By PAM KASEY ∙ firstname.lastname@example.org
FAIRMONT — If West Virginia had an official state food, surely it would be the pepperoni roll.
Invented here, connected with the state's coal mining heritage and more popular than ever today, the pepperoni roll is a sandwich-sized roll with pepperoni baked inside. The roll can veer toward sweet or savory, with a fluffy or firm mouthfeel; mozzarella may or may not be baked in and it can be eaten out-of-hand or with a knife and fork, slathered with sauce — but favorites inspire great loyalty.
The geographic center of the pepperoni roll is Fairmont, according to many and affirmed by the results of a Facebook poll The State Journal conducted in April.
Country Club Bakery and Colasessano's Pizza and Pepperoni Rolls, both in Fairmont, tied with the most votes for popularity.
"Hot out of the oven, Country Club is great and the original," said Facebook respondent Jeremy Ryan Smallwood, a vote with which many agreed.
"Colesessano's in Fairmont has no rival!!!" said Randall McQuaid, echoing the thoughts of just as many voters.
The outcome will be no surprise to aficionados. Country Club claims that its recipe is that of Frank Argiro, a coal miner whom they say invented the pepperoni roll in the early 1920s as a variation on the bread-and-pepperoni lunch his co-workers often ate.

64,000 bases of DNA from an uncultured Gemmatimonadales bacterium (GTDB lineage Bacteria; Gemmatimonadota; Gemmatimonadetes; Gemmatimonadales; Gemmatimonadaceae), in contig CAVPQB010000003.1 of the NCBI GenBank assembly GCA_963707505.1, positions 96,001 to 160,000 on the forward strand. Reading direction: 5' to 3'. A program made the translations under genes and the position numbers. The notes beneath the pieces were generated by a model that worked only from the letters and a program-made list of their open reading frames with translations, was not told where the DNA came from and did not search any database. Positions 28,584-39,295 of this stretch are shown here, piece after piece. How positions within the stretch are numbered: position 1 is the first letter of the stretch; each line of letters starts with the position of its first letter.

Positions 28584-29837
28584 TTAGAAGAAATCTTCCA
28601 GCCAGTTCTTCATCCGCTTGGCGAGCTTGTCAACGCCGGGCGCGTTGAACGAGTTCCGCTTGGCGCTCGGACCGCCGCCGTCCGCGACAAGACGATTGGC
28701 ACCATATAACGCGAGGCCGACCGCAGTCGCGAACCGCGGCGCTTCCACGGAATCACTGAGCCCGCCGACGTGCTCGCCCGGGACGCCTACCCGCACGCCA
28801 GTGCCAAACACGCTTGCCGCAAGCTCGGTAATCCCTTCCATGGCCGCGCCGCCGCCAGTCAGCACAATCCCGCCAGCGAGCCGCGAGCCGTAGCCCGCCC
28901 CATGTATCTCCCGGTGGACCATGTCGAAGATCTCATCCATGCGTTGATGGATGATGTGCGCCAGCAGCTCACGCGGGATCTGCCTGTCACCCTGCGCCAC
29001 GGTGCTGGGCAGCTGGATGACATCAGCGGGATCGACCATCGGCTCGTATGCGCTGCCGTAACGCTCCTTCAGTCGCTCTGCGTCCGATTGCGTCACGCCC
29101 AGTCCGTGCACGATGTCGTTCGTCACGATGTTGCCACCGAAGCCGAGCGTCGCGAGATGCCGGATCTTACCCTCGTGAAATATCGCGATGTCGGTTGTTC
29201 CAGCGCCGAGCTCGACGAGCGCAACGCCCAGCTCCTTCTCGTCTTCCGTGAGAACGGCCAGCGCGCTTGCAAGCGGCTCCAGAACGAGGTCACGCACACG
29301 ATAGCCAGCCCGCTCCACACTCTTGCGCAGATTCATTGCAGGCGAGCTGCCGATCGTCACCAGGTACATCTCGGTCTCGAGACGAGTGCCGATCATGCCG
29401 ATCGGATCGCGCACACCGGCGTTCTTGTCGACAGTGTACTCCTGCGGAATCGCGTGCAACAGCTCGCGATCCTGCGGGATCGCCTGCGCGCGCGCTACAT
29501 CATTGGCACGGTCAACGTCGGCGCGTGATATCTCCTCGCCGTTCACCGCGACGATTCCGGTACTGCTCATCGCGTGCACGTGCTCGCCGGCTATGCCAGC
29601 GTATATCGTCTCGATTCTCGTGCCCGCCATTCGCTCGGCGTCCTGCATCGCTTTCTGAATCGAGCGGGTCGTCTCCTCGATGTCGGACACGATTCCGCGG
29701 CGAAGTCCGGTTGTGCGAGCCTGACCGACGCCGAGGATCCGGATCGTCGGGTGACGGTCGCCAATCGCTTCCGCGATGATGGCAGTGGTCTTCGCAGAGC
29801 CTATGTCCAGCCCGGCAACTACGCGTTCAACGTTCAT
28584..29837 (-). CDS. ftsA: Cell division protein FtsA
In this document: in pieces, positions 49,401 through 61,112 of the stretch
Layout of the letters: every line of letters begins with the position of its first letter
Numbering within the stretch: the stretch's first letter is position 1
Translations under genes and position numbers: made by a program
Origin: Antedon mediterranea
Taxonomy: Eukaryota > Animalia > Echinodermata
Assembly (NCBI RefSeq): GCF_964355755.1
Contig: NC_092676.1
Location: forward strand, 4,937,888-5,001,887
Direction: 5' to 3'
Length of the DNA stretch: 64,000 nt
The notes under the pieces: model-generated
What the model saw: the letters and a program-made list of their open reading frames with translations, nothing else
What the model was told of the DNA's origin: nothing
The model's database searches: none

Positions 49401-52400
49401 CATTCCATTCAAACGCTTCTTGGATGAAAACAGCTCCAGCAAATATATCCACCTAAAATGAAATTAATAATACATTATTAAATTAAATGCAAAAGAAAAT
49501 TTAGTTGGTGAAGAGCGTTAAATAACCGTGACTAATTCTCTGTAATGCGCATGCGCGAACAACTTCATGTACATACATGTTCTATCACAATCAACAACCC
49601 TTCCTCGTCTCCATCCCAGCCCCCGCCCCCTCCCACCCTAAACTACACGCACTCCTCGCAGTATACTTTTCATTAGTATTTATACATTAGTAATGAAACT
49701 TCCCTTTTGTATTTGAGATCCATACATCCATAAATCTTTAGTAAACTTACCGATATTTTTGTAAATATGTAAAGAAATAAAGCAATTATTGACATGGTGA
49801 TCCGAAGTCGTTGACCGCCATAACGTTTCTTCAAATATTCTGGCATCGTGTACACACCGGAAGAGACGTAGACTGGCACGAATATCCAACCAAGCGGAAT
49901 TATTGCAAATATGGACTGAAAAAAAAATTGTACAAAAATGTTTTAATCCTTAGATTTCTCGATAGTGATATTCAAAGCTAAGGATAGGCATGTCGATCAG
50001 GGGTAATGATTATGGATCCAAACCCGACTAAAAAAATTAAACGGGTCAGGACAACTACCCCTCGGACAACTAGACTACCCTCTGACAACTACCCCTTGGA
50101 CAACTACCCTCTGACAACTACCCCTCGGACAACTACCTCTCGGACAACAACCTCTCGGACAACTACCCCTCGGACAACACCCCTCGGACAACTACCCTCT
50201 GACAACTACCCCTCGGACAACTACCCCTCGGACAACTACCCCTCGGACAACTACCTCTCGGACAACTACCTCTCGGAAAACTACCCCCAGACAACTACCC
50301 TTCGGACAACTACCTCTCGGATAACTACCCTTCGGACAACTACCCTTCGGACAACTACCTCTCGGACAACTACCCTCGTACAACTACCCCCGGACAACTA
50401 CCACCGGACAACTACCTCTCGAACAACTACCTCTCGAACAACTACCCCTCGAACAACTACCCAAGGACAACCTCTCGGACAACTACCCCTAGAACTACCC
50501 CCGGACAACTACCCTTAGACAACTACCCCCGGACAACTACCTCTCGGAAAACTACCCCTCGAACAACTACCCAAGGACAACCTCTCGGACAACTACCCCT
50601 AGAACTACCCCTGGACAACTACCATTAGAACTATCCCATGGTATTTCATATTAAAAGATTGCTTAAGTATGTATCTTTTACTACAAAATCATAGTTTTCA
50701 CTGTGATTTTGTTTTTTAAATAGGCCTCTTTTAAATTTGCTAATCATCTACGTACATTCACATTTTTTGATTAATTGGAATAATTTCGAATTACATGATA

It has to be acknowledged that others claim primacy as well, but Country Club's claim has become legend in the area and even appears on Wikipedia.
"Our dough is basically an Italian bread, and we use the same for the pepperoni rolls. It's not sweet," said Country Club owner and manager Chris Pallotta. "The pepperoni, we like to use it with a little bit of a bite to it, a little bit of spice."
The Country Club roll is on the small side — about 6 inches — with three strips of pepperoni so that a hungry person could eat several.
And don't ask for cheese or sauce: "We just make them with bread and pepperoni, plain," Pallotta said.
"You never get anything that's a day old," he said. "We make our product every single day."
Compared with Country Club, Colasessano's restaurants serve the bells-and-whistles version.
"With sauce and cheese is the most popular," said Ernest Yeager, a manager at Colasessano's. "Our roll is not sweet. And a lot of rolls don't use stick pepperoni — we slice the pepperoni ourselves."
The restaurants serve the rolls split open and broiled until they're warm and toasty.
A close runner-up in The State Journal's informal Facebook poll, it should be mentioned, was Rogers & Mazza's of Clarksburg.
The R & M roll comes in four varieties, according to owner Steve Rogers: plain, or with mozzarella, hot pepper cheese or American cheese. Mozzarella is the most popular.
"It's got plenty of pepperoni and plenty of cheese, and the dough is a little bit sweeter than anybody else's," Rogers said. "People like a sweet roll."